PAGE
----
The true reason for my essay is to understand how we breed the dogs who possess such strength of virtue. We would not breed two dogs with bad fronts together with an expectation of obtaining good fronts.  We generally breed dogs based on a concept I call “complementarity.”. It is based on this notion that one would cross-fault one’s bitch with a stud dog who complements her where she has failings, and vice versa.  I fully realize dog breeding is not quite so simple or systematic, but this is the basic methodology used.  So for the bitch with the poor front, one would use a stud dog with a good front in the hopes some of the puppies will have the sire’s good front.  We use, in fact, phenotypical attributes to help determine the genetic consequences.  That is to say, we make assumptions about what a dog is likely to produce based on how s/he appears.  This is the whole basis for holding dog shows at all.  If examining a dog provided no insight into how s/he would produce, the point of dog shows would be not for the judging of breeding stock, but for the celebration of show dogs unto themselves – a perspective which I am certain pervades the minds of those fanciers (and here I mean judges as well as breeders!) who tolerate or participate in the coloring and ear-, bite- and tail-fixing which is endemic in some breeds today.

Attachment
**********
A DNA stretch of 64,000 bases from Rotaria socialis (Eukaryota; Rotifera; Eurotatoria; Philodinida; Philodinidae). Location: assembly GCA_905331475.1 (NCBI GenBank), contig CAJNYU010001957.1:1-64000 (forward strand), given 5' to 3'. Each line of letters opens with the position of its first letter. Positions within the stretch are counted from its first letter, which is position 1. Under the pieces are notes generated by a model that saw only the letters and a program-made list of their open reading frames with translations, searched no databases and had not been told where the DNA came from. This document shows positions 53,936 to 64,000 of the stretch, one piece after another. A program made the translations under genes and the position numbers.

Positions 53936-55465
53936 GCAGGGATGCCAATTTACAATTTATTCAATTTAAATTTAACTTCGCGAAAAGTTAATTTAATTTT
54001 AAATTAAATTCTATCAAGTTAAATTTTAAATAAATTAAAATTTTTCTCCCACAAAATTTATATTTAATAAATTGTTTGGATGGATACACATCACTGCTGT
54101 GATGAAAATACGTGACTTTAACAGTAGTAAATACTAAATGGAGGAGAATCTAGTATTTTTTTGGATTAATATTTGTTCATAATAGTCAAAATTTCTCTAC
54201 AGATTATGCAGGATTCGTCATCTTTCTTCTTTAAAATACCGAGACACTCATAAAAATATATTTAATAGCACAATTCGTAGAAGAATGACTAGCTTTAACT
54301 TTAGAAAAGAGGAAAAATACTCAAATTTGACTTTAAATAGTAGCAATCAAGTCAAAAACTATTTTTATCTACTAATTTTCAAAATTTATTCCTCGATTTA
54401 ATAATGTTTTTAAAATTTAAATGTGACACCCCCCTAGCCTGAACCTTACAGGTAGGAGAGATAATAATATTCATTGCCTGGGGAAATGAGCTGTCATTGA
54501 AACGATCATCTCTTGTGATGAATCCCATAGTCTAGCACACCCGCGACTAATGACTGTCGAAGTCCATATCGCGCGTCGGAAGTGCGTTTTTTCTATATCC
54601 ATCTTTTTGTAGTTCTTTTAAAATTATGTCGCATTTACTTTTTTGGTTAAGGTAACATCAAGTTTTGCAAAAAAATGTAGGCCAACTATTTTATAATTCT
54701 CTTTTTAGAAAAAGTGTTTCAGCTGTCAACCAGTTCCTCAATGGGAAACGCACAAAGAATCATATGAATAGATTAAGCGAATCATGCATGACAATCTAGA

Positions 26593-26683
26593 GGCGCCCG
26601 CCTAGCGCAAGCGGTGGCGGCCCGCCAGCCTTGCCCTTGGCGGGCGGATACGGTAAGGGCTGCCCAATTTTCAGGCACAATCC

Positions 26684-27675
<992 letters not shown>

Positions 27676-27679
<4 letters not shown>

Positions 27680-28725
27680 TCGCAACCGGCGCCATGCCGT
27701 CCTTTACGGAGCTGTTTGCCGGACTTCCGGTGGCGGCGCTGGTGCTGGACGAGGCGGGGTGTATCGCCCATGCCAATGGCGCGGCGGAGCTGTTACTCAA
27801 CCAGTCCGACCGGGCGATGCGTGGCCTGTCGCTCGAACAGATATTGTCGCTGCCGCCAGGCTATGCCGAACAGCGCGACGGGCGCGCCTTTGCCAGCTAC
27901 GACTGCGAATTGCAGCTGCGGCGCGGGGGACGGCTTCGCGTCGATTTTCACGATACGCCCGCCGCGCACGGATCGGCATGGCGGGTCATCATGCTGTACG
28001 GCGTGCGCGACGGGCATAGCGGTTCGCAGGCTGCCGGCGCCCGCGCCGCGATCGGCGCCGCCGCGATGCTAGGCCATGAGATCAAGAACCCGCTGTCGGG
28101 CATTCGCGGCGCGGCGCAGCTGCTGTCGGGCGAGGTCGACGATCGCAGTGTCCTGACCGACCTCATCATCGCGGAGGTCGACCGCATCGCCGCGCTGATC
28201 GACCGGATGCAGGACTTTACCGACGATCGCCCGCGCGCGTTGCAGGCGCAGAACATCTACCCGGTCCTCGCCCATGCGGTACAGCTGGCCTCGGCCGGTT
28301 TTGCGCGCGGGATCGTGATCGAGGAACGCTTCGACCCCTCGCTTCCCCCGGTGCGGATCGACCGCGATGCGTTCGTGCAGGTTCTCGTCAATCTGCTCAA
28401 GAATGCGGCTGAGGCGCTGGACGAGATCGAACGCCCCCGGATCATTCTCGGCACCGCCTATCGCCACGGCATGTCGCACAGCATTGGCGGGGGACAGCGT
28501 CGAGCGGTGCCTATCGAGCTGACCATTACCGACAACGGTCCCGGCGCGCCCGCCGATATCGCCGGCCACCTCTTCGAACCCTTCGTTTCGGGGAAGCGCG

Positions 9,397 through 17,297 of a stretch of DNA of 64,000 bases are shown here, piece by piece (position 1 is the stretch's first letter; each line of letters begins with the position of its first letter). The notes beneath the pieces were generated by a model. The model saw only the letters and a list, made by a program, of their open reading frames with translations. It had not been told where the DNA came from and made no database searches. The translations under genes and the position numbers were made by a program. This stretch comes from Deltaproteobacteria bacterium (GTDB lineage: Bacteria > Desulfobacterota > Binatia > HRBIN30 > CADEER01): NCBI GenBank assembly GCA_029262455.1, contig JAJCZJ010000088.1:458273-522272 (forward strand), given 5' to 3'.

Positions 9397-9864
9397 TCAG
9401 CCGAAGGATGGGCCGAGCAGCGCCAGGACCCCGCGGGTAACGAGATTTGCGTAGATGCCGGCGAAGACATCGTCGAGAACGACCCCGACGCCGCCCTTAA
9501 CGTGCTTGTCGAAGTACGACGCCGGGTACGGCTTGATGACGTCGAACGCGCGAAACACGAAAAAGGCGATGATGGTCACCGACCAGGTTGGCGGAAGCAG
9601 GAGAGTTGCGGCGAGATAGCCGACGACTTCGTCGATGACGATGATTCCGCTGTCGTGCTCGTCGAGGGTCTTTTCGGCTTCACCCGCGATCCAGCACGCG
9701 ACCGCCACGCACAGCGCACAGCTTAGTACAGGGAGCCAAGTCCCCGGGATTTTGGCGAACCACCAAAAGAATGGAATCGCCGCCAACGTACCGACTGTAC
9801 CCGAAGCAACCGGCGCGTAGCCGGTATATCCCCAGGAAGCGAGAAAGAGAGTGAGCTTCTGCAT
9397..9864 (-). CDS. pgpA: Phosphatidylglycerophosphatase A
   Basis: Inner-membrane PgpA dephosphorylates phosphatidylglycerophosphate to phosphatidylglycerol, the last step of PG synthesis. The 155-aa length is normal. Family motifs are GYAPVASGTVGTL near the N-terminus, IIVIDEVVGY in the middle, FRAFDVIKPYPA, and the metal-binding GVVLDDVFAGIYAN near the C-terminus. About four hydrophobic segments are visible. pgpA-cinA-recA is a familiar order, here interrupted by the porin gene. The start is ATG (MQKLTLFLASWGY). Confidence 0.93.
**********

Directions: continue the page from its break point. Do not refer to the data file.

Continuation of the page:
If one were to think about the challenge of manifesting in the flesh that vision in one’s mind, there are really the same two kind of methodologies one can use.  The first is to breed away from faults.  If the bitch has characteristics which are considered faulty, the breeder will complement those by finding a stud dog who is not faulty in the same area.  If this process is followed religiously, I suspect the eventual outcome would be dogs who possess few faults.  The program might produce, dare I say it, faultless dogs!  However, to the breed student, dogs who “just” meet the standard in all areas are most likely considered “common,” “without quality,” or “boring.”  The bull terrier fancy refer to these sort of animals as “faultless non-entities.”